First, the sensitivity. The sensitivity of a speaker is expressed in dBs, or decibels. Usually, manufacturers specify the amount of dBs that a speaker can produce with a single Watt of power at a 1-metre distance. In most cases, the number will lie somewhere between 84 and 92 dB with the rule of thumb being: the more sensitive a speaker is, the less power it needs to put out louder volume. Does that mean that smaller speakers are easier to power? No, because these are often less sensitive than larger units because they are forced to sacrifice a large portion of the sensitivity to reproduce a decent amount of low-end. To shape bass frequencies, a speaker will need to be larger so it doesn’t have to sacrifice as much to remain sensitive. So sensitive speakers certainly aren’t less good than more insensitive ones, as a matter of fact, they’re better! Keep in mind that instead of sensitivity, manufacturers sometimes use the term ‘efficiency’. Different word, same principle.

Maximum sound pressure level (SPL)

The maximum sound pressure level also plays an important role in determining how loud a speaker can go. It’s a way for the manufacturer to tell you how far the sound pressure can be pushed before the speaker permanently breaks down. Unfortunately, however, not every manufacturer includes the maximum dB SPL in the specifications of their gear.


Then there’s the PMPO, the peak maximum power output. While it sounds cool, it’s more of an irrelevant theoretical aspect than anything else. This indicates the amount of power a speaker is able to handle for a few milliseconds before it breaks beyond repair. It’s not the most useful of specifications because you don’t exactly want to try this.

How many Watts? - The Truth About Speakers and Power Output

Matching amplifiers and speakers

Now that you know that the wattage doesn’t necessarily indicate how much volume a speaker can produce, let’s eliminate the largest of misconceptions in the world of sound amplification. A lot of people believe that you can’t or shouldn’t match a 100W amplifier with a 200W speaker because you’d risk blowing the speaker up, but au contraire. It’s actually better to use an amplifier with a higher power capacity than that which the speaker can theoretically manage. How so, you ask?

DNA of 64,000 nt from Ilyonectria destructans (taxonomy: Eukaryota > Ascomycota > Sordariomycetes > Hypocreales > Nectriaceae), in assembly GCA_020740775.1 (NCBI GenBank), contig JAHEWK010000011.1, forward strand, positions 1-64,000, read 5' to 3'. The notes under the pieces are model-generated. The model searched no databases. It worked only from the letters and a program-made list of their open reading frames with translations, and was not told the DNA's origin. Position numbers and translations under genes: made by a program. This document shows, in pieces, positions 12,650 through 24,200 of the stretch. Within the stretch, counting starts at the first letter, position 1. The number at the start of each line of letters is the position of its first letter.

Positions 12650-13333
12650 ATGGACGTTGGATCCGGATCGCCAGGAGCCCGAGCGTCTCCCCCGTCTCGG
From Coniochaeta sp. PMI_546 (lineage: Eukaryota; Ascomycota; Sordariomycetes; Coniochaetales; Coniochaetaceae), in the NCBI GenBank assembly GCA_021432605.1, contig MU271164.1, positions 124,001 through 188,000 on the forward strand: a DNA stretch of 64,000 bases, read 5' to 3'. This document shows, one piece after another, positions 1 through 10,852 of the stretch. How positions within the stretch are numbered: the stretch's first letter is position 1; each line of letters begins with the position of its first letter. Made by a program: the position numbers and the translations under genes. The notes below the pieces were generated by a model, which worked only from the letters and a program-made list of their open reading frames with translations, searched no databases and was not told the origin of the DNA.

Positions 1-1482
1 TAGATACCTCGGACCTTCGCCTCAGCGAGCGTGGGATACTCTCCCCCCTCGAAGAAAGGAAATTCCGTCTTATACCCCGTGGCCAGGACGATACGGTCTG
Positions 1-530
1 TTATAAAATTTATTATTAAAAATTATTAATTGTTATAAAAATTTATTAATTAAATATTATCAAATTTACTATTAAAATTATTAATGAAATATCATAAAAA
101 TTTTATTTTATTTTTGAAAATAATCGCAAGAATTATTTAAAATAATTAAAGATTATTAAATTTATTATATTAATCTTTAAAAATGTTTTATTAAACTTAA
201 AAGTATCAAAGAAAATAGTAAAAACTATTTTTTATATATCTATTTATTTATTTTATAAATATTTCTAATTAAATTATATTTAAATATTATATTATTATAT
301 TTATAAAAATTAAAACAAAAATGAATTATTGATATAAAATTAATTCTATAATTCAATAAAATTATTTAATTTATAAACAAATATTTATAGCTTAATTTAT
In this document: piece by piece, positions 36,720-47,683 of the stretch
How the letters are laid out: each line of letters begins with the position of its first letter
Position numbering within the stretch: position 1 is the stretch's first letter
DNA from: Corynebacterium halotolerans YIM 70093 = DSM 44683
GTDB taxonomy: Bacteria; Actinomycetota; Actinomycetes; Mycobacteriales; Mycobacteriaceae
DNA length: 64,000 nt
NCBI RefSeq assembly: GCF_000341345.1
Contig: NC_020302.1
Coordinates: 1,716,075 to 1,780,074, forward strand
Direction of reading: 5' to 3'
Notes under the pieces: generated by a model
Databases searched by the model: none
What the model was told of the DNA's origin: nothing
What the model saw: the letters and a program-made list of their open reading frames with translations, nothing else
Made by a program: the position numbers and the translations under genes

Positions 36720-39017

Let’s take a 100W speaker. Some would play it safe by hooking up an amplifier that’ll continuously supply it with 50 Watts of power. This would mean that the amplifier is only able to offer 50W before the sounds start to distort. When this line is crossed, clipping occurs. The threshold is actually a lot lower than most people believe, and trust me, your speakers won’t like it. If the amplifier isn’t powerful enough, it’ll push itself past its own limits and distort the sound to such an extent that the speaker will blow up, with the tweeter going down first because distortion mainly happens in the higher frequencies and causes the voice-coil to overheat. But, if you try really hard, you can probably give the other components inside the speaker a one-way ticket to the scrapyard as well.

More information about matching speakers and amplifiers can be found in our blog on the difference between passive and active speakers.

What have we learned?

The big takeaway here is that while the number of Watts of a speaker shouldn’t be overlooked, it doesn’t tell you how loud a speaker can go. The wattage also doesn’t indicate sound quality or possible lifespan but can be really useful when you’re looking to buy a suitable amplifier. Just keep in mind that it’s better to go with an amp that has ‘too much’ power. To get a better picture of how loud a speakers can sound, don’t just look at the amount of Watts but check out the SPL and sensitivity specifications.